12. The next major scientist to consider the Earth’s temperature was another man with broad interests, Svante Arrhenius in Stockholm. He too was attracted by the great riddle of the prehistoric ice ages, and he saw CO2 as the key. Why focus on that rare gas rather than water vapor, which was far more abundant? Because the level of water vapor in the atmosphere fluctuated daily, whereas the level of CO2 was set over a geological timescale by emissions from volcanoes. If the emissions changed, the alteration in the CO2 greenhouse effect would only slightly change the global temperature—but that would almost instantly change the average amount of water vapor in the air, which would bring further change through its own greenhouse effect. Thus the level of CO2 acted as a regulator of water vapor, and ultimately determined the planet’s long-term equilibrium temperature.
  13. In 1896 Arrhenius completed a laborious numerical computation which suggested that cutting the amount of CO2 in the atmosphere by half could lower the temperature in Europe some 4-5°C (roughly 7-9°F) — that is, to an ice age level. But this idea could only answer the riddle of the ice ages if such large changes in atmospheric composition really were possible. For that question Arrhenius turned to a colleague, Arvid Högbom. It happened that Högbom had compiled estimates for how carbon dioxide cycles through natural geochemical processes, including emission from volcanoes, uptake by the oceans, and so forth.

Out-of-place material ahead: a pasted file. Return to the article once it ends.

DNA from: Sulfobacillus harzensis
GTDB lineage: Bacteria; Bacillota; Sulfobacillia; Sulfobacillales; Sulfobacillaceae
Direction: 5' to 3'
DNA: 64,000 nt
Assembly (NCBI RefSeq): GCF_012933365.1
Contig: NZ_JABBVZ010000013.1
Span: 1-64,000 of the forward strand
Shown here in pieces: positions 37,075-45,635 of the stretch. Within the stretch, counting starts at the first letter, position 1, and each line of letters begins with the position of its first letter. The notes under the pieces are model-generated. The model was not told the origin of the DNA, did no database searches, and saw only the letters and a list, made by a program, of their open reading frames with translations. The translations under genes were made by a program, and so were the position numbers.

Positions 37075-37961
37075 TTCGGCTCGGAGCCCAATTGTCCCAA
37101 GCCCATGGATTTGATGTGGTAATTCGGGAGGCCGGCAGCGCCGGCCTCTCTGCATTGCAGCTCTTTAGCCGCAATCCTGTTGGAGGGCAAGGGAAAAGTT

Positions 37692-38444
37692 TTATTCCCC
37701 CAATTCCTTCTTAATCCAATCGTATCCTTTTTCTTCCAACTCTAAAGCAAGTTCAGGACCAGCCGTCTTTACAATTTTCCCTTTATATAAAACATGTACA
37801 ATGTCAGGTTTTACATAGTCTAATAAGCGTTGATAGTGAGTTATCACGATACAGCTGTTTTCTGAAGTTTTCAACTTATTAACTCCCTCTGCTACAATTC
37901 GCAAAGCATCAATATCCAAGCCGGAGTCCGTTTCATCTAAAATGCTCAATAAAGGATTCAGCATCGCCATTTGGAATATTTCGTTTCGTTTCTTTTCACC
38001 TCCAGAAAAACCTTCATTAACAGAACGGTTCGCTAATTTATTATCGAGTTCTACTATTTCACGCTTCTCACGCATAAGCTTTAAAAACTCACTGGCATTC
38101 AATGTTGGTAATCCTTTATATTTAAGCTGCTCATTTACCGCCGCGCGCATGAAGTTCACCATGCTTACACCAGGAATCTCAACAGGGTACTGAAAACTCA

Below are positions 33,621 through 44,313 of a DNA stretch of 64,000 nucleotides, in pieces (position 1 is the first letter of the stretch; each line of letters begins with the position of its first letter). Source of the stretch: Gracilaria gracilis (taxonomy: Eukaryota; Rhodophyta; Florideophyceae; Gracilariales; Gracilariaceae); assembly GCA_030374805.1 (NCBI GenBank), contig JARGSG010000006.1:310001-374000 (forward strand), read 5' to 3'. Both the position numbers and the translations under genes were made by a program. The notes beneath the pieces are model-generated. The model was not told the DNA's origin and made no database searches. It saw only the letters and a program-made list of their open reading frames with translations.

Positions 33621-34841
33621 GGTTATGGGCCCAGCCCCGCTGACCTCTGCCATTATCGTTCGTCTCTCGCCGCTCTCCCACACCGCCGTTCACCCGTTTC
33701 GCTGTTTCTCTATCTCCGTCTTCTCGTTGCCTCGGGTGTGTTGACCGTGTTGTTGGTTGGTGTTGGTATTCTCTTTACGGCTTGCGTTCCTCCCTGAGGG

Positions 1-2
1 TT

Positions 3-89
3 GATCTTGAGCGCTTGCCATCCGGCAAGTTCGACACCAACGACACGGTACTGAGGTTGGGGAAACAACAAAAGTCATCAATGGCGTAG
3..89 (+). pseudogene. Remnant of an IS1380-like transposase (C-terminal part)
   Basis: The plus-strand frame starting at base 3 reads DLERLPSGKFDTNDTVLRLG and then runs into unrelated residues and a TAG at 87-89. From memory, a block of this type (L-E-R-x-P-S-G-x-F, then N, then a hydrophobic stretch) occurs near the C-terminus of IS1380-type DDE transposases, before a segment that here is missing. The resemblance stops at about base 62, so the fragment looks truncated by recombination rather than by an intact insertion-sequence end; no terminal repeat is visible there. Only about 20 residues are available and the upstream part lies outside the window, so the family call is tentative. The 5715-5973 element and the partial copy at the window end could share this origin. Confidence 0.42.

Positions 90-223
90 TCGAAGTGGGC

14. It had occurred to Högbom to calculate the amounts of CO2 emitted by factories and other industrial sources. Surprisingly, he found that human activities were adding CO2 to the atmosphere at a rate roughly comparable to the natural geochemical processes that emitted or absorbed the gas.
  15. Arrhenius did not see that as a problem. He figured that if industry continued to burn fuel at the current (1896) rate, it would take perhaps three thousand years for the CO2 level to rise so high. Högbom doubted it would ever rise that much. One thing holding back the rise was the oceans. According to a simple calculation, sea water would absorb 5/6ths of any additional gas. Arrhenius brought up the possibility of future warming but by the time the book was published, 1908, the rate of coal burning was already significantly higher than in 1896, and Arrhenius suggested warming might appear within a few centuries rather than millenia. Yet here as in his first article, the possibility of warming in some distant future was far from his main point. He mentioned it only in passing.
  16. What really interested scientists of his time — the cause of the ice ages. Arrhenius had not quite discovered global warming, but only a curious theoretical concept.(5) An American geologist, T. C. Chamberlin, and a few others took an interest in CO2. How, they wondered, is the gas stored and released as it cycles through the Earth’s reservoirs of sea water and minerals, and also through living matter like forests? Chamberlin was emphatic that the level of CO2 in the atmosphere did not necessarily stay the same over the long term. But these scientists too were pursuing the ice ages and other, yet more ancient climate changes — gradual shifts over millions of years.